I would like to bring up for our online discussion, what I already mentioned in class today. Personally, I have a really hard time understanding the merit of a discussion about torture after we learned that interrogational torture does not work. Of course, we can get engaged in a discussion about the morality and legality of torture, but I don‘t see the sense of it. Maybe, this is my fault and if so, please correct me. Nevertheless, it is a dictate of logic that a conclusion always has to be wrong if the premisses from which it was derived are wrong. In order to point that out clearly, I would like to give an example from our daily lives. In the last couple of weeks, I saw you guys working on your schedules for the spring semester. You decide what classes you want to take on the base of your interests and of what your major tells you to choose. Hence, there has to be some kind of information about the content of the classes and how you can count them. Based on these information, you finally choose your classes and with a little help of luck, you get them. But what if these information that you needed to make your decision were just wrong? Let‘s imagine, the syllabus of a class will be changed dramatically so that you cannot count that class anymore as the one that you need. Clearly, it makes no sense anymore to take that class.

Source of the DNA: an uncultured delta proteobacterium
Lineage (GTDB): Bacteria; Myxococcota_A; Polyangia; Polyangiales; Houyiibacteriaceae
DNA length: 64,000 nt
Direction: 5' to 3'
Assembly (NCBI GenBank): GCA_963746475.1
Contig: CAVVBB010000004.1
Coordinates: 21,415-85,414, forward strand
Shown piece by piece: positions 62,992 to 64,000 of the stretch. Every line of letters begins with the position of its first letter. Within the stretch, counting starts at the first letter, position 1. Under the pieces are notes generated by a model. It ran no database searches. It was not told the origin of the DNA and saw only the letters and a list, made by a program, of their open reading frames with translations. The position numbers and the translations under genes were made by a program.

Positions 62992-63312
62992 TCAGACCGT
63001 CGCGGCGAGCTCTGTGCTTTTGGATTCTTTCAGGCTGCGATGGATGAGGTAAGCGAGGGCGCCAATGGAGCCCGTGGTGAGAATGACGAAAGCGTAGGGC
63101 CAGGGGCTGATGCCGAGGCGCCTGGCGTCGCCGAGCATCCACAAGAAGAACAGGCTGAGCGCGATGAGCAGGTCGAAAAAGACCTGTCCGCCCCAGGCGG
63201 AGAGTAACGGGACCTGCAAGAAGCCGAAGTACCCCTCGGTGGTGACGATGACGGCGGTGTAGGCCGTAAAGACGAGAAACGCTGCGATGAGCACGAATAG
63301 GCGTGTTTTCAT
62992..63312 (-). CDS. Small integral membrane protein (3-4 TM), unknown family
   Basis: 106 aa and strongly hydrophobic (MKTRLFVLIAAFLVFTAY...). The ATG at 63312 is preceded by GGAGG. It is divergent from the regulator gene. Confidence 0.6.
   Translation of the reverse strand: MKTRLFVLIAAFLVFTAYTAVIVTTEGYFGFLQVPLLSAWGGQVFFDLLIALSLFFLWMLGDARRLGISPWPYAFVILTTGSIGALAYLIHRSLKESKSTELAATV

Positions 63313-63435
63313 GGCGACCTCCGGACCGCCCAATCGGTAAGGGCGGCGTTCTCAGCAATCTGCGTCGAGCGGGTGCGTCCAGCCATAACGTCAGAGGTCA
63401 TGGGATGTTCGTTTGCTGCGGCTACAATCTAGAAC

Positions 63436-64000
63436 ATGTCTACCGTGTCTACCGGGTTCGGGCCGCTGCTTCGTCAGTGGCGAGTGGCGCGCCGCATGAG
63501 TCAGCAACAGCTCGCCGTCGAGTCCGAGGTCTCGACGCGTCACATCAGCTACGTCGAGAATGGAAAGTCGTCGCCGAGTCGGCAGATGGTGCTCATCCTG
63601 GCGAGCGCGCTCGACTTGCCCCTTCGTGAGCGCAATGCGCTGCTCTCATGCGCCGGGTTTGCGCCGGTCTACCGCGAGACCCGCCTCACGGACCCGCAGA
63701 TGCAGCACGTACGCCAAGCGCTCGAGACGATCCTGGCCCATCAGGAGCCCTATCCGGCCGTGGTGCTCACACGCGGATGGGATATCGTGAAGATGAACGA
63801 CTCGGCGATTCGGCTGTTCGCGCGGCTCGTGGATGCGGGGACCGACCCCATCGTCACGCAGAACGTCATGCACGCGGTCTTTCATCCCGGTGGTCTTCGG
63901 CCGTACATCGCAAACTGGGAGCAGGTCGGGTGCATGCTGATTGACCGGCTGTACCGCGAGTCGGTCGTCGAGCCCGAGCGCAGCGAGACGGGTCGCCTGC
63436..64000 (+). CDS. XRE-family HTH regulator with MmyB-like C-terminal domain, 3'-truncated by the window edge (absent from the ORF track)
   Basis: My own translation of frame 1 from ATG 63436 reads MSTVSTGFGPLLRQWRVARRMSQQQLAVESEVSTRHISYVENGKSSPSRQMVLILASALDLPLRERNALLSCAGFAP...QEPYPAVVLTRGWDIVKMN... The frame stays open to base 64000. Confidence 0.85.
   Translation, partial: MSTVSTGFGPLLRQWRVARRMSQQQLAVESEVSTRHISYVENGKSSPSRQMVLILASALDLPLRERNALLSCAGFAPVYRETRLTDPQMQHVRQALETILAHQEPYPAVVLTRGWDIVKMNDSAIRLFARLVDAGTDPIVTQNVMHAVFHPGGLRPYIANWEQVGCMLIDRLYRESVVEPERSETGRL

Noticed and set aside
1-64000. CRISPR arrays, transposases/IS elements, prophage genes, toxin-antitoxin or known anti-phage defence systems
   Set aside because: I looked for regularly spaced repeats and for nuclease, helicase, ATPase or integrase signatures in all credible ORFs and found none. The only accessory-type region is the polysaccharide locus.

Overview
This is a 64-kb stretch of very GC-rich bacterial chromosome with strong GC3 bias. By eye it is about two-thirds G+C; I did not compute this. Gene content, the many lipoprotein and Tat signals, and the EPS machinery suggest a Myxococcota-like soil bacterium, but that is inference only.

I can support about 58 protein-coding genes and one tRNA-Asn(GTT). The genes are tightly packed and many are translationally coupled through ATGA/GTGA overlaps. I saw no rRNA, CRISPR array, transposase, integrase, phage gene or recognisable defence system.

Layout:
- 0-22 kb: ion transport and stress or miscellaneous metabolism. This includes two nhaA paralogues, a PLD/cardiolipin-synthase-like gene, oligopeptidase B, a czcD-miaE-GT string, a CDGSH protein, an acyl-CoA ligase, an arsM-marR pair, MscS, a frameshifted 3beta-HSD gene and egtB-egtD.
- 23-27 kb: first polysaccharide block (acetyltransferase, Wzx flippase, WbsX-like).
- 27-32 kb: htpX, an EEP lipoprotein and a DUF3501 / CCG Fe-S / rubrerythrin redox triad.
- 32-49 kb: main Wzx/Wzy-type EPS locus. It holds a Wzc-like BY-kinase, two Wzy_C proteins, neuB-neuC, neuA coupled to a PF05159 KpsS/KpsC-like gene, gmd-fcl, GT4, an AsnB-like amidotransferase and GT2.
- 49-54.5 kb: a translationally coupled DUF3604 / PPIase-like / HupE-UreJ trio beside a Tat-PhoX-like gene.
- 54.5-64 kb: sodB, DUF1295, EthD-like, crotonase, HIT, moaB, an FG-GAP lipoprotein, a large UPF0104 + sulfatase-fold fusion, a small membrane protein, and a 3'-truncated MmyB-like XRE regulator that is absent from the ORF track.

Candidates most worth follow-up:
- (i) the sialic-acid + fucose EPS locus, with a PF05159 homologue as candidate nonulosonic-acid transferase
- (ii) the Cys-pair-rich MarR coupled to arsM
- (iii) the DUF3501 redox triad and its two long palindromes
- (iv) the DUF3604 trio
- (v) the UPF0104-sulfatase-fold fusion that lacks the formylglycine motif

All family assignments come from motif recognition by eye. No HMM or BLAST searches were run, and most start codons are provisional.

Talking about the morality of torture by using the argument of necessity is analog to this example, because it is simply a logic fallacy to use a technique that causes wrong information (if it causes information at all) in order to get right information.
Additionally, Dershowitz‘ argument that we have to legalize it in order to make people aware of the immorality of torture does not convince me as well. Granted, it could be a practical way of preventing people from doing the actual act of torturing but that must not be the goal of a philosophical approach about torture. It could be a political one yes, but not a philosophical, but even here, as Tommy already pointed out in class, it is actually not a matter of laws, for torture is already illegal. It is more a matter of the enforcement of existing laws. Hence, rather than making this practical approach, we ought maybe think about, what kind of morality stands behind these actions.
I‘m curios to read your answers!